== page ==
Project Syndicate: Impact of Chinese Recession

Economic recession, spurred by protectionist policies, is inevitable for China. Kenneth Rogoff, writing for Project Syndicate, rejects economic analysis suggesting that much of China’s problems could be regionally contained and argues that the China’s problems would quickly spread to international capital markets with so many foreign firms earning profits in Chinese markets. Asia’s high saving rates contribute to low interest rates for both the US and EU: “Thus, instead of leading to lower global real interest rates, a Chinese slowdown that spreads across Asia could paradoxically lead to higher interest rates elsewhere – especially if a second Asian financial crisis leads to a sharp draw-down of central bank reserves,” Rogoff writes. “As bad as a slowdown in exports to China would be for many countries, a significant rise in global interest rates would be much worse.” Countries rebounded from global recession thanks to low rates. Chinese authorities helped the global economy by adeptly handling economic crises since 2008. The US and China could forestall recessionary pressures by reaching a trade agreement before January 1. Otherwise, the world might discover just how much the world’s second largest economy matters. – YaleGlobal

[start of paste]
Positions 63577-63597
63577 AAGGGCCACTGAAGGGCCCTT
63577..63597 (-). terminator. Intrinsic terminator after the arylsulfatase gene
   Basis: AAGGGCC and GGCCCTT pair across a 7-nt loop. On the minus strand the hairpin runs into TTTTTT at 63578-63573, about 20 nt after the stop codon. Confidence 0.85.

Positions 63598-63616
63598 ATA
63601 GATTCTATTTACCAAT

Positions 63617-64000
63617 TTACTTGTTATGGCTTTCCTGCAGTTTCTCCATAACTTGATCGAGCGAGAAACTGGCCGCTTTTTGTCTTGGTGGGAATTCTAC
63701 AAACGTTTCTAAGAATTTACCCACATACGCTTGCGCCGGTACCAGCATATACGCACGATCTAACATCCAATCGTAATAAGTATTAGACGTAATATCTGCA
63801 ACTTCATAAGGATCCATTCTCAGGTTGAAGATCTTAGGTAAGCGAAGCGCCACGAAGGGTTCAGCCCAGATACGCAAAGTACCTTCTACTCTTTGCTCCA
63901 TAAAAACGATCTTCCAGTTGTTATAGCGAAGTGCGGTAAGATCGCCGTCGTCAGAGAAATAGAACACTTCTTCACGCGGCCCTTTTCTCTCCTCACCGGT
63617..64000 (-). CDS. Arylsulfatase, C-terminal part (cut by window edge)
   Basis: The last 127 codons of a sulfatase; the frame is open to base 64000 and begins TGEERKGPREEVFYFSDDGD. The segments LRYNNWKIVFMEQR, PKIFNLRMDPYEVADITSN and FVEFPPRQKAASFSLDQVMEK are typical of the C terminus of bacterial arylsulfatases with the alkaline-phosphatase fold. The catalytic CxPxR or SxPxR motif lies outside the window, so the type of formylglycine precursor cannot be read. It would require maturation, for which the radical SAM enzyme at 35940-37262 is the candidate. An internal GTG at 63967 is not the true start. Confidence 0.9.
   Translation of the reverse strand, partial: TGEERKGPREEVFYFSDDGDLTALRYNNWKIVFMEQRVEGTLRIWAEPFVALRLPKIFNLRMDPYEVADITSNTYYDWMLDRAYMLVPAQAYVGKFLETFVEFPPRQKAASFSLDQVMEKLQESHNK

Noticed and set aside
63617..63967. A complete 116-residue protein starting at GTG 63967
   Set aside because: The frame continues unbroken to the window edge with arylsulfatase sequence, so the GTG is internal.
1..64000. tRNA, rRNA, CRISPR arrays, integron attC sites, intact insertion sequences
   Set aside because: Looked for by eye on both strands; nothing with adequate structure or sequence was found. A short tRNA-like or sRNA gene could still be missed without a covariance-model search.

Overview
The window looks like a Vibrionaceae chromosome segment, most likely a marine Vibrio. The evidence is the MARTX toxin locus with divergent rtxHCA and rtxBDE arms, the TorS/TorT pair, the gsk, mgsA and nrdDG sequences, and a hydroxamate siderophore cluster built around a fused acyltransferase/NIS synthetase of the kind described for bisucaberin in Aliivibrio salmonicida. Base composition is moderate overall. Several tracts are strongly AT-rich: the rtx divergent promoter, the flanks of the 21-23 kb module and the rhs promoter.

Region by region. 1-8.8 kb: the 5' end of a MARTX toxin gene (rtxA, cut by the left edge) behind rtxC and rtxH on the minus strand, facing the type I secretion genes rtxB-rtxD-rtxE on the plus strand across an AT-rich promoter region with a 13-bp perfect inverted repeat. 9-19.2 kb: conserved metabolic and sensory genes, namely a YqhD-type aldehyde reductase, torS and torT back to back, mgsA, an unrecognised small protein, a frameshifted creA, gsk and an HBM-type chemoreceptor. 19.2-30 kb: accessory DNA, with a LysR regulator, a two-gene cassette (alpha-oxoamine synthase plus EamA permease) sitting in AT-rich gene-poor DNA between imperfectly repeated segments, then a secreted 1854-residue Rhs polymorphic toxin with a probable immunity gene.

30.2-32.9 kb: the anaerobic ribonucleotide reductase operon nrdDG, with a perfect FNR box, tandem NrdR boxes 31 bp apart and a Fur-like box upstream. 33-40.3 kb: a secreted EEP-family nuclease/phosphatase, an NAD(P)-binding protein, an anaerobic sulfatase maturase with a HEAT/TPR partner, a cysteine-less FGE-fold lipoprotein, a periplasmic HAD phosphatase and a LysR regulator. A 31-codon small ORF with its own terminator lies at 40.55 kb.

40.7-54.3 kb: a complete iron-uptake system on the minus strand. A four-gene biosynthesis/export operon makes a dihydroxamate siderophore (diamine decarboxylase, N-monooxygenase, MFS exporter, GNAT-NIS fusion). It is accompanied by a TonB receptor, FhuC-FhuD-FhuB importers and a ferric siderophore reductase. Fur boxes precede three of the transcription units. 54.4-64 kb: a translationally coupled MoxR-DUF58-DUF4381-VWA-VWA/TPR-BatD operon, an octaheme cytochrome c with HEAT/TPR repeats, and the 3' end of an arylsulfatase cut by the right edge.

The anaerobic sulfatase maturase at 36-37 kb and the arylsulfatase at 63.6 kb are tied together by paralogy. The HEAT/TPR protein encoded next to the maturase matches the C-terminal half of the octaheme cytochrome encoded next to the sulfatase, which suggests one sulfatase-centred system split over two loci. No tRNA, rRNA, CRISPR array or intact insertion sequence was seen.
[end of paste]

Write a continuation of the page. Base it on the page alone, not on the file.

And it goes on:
Project Syndicate: Impact of Chinese Recession

Too big to fail: Economic forecasts suggesting that recession in China would hurt the globe, yet confine most pain regionally, engage in wishful thinking
Kenneth Rogoff
Friday, November 9, 2018

Read the article from Project Syndicate  about the global impact from a Chinese recession, including rising interest rates.

Kenneth Rogoff, professor of economics and public policy at Harvard University and recipient of the 2011 Deutsche Bank Prize in Financial Economics, was the chief economist of the International Monetary Fund from 2001 to 2003. The co-author of This Time is Different: Eight Centuries of Financial Folly, his new book, The Curse of Cash, was released in August 2016.

© Project Syndicate - 2018

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